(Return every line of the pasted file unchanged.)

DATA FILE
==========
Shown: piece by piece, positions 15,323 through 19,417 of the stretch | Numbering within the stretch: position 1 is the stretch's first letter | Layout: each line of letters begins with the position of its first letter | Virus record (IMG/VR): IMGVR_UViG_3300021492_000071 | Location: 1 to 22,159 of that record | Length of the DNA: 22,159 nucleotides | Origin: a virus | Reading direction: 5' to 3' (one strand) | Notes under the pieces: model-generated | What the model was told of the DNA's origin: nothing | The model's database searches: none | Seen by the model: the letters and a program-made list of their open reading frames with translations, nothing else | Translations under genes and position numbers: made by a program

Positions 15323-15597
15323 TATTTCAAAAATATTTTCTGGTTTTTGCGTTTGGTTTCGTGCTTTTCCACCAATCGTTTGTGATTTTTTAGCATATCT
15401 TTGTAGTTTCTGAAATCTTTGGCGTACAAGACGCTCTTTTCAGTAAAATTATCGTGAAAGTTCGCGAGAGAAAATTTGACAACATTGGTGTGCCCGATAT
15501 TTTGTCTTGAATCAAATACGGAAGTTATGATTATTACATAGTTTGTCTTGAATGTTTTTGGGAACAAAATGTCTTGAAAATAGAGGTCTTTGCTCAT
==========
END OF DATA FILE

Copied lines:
Shown: piece by piece, positions 15,323 through 19,417 of the stretch | Numbering within the stretch: position 1 is the stretch's first letter | Layout: each line of letters begins with the position of its first letter | Virus record (IMG/VR): IMGVR_UViG_3300021492_000071 | Location: 1 to 22,159 of that record | Length of the DNA: 22,159 nucleotides | Origin: a virus | Reading direction: 5' to 3' (one strand) | Notes under the pieces: model-generated | What the model was told of the DNA's origin: nothing | The model's database searches: none | Seen by the model: the letters and a program-made list of their open reading frames with translations, nothing else | Translations under genes and position numbers: made by a program

Positions 15323-15597
15323 TATTTCAAAAATATTTTCTGGTTTTTGCGTTTGGTTTCGTGCTTTTCCACCAATCGTTTGTGATTTTTTAGCATATCT
15401 TTGTAGTTTCTGAAATCTTTGGCGTACAAGACGCTCTTTTCAGTAAAATTATCGTGAAAGTTCGCGAGAGAAAATTTGACAACATTGGTGTGCCCGATAT
15501 TTTGTCTTGAATCAAATACGGAAGTTATGATTATTACATAGTTTGTCTTGAATGTTTTTGGGAACAAAATGTCTTGAAAATAGAGGTCTTTGCTCAT